Over the next two weeks, we recorded mandolin, five-string fretless electric bass, and double bass (another mike shoot-out: a small capsule condenser surprised us all). In each case I used the Rega to choose which mike and mike placement we'd use, and to guide us to a final mix. But for that mix I ended up preferring the Benchmark, which sterilized the sound just enough to make me think I was hearing more accurately what was on the hard drive. A very subtle thing, but there it is.

However, it could be that my preference for the DAC-R's Filter 3 for enjoying music may have had something to do with my preference for the Benchmark for mixing. For sitting back and listening to music, especially hi-rez files, I preferred Filter 3—although, as Rega's Terry Bateman noted, it gradually rolls off at the very top. I chose Filter 3 before the recording sessions began, while going through my library of go-to test tracks stored on the Meridian Digital Media System server. But the cool thing is, I can change that flavor of the Rega's presention a bit by using a different filter.

Final Detail
At $1195, the Rega Research DAC-R sits at the center of what I consider the sweet spot of price: $1000, plus or minus a few C-notes. Rega has spent enough in R&D to get the most cost-effective use of solid engineering, careful design, and parts choice, without passing the point of diminishing returns. The things it doesn't do include headphone listening, DSD, and volume control, yet the DAC-R is clearly well built, with money spent in all the right places to fulfill its single purpose: to convert a PCM datastream into an analog stream.

A couple years ago, when I first auditioned the Rega DAC, I noted its heavier bottom end and thicker sound compared to everything else I then had on hand. I feel that the new DAC-R is similarly voiced, but has moved in the right direction, especially when used via USB—which makes it a very pleasing choice for listening to music.

If you have $1195 to spend and prefer your digital music with a slight bit of warmth, but without losing any of a recording's details, the Rega DAC-R is a DAC for your short list—especially since you can tune those filters.

Footnote 2: A timeless As We See It" by J. Gordon Holt from almost 40 years ago hits this right on the head.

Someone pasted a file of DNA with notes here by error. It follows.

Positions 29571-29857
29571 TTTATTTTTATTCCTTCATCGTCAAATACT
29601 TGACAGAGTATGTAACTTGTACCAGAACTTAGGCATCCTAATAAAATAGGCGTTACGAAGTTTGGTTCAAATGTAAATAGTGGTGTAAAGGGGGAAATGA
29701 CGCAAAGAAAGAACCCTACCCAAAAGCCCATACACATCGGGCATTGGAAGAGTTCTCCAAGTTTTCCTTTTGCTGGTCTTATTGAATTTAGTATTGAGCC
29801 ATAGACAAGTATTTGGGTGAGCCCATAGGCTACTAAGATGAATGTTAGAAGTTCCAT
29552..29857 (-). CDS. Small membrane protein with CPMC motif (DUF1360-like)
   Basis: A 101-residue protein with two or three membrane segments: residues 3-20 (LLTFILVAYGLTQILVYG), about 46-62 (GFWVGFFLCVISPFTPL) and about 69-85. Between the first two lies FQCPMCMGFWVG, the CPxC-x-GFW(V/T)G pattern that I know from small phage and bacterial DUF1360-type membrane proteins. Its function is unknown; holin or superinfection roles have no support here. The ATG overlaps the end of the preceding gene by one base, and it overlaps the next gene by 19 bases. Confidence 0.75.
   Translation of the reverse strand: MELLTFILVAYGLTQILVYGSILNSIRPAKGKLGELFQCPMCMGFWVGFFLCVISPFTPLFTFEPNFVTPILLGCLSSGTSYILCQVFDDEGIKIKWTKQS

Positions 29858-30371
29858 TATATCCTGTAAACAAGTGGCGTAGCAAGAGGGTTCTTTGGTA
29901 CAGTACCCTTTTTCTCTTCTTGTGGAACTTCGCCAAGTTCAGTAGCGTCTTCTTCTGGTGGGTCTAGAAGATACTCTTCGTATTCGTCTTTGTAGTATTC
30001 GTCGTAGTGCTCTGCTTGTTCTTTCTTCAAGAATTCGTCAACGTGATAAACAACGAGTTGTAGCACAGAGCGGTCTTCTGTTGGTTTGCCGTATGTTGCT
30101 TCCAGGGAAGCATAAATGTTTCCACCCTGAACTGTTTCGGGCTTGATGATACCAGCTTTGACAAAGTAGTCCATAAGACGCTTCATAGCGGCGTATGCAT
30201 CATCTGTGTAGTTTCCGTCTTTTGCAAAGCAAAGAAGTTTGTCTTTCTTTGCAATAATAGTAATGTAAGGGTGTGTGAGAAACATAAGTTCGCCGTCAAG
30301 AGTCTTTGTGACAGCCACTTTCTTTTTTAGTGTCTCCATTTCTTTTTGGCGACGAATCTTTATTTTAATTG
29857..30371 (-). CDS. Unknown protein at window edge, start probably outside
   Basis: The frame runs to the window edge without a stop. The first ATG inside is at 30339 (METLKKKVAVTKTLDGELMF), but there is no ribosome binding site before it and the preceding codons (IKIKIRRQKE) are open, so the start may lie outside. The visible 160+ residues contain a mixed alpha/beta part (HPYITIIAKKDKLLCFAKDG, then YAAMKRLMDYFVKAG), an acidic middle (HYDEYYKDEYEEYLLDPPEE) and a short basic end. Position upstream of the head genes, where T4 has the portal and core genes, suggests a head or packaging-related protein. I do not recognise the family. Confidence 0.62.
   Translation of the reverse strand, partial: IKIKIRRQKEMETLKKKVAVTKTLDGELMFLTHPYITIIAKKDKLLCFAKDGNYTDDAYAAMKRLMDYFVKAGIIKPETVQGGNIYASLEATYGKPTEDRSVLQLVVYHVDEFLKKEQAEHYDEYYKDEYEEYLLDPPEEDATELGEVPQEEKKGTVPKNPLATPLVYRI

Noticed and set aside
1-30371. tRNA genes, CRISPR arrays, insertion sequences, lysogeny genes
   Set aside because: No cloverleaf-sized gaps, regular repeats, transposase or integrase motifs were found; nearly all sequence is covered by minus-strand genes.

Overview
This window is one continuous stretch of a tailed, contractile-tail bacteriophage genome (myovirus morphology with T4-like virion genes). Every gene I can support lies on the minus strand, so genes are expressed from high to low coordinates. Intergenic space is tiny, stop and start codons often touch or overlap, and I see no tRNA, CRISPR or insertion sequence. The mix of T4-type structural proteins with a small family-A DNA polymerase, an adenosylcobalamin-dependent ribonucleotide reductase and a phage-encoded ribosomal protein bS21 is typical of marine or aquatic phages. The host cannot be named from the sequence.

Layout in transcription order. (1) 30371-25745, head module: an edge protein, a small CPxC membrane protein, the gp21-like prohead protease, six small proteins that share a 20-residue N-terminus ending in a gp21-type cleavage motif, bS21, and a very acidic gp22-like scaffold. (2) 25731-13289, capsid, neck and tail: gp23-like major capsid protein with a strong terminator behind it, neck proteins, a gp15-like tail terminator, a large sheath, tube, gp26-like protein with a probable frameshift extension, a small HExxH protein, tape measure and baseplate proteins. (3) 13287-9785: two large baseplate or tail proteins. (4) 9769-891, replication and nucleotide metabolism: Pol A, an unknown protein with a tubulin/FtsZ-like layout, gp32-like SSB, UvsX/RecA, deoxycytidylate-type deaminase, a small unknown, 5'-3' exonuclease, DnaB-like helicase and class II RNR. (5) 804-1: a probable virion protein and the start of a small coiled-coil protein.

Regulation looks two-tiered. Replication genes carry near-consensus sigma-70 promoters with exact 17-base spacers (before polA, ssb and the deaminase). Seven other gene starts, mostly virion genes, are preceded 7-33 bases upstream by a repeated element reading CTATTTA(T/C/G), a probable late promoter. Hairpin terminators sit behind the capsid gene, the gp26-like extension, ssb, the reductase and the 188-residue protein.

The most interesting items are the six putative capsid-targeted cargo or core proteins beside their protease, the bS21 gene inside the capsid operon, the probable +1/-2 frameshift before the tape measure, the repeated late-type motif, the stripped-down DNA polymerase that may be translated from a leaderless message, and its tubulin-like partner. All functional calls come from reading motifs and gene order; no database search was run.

Rega Research, Ltd.
US distributor: The Sound Organisation
1009 Oakmead Dr.
Arlington, TX 76011
(972) 234-0182

doak's picture

I expect that not all agree, though for me: DAC - DSD = DOA.

Venere 2's picture

If it is so important for you have a DAC that can play all of the 20 albums available on DSD, then knock yourself out.

And a lot of the so called DSD albums are just converted to DSD from PCM. DSD will join SACD in the trash bin of failed audio media.

doak's picture

The nearly 300 DSD albums on my drive(s) are hard evidence that your "facts" are incorrect, and IMO your conjecture is in the same category.

Venere 2's picture

300 albums, wow! I buy that many albums in a single year. I've probably misplaced or lost double that number of CDs without noticing. Still a very small number of titles on DSD. 20 or 300, 1000, still insignificant.

As for the rest of my post, do some research.

doak's picture

I've over 500 DSD albums and the collection continues to grow.
Why? Because there's great and great sounding music available in this format and there's more being added daily. Why be artificially limited?

Not to worry. I have done my homework.

Venere 2's picture

So between 1:46 and 3:28PM you bought 200 more DSD albums?! Or as you say, you miscounted...

I believe in your ability to miscount. I believe even more in my ability to count properly. Have fun with your DSD. I am glad you're happy with the format. I am happy without.

daviddever23box's picture

Hey guys - make sure you correct that old SoundOrg address:
159 Leslie St, Dallas, TX 75207
(972) 234-0182

Jon Iverson's picture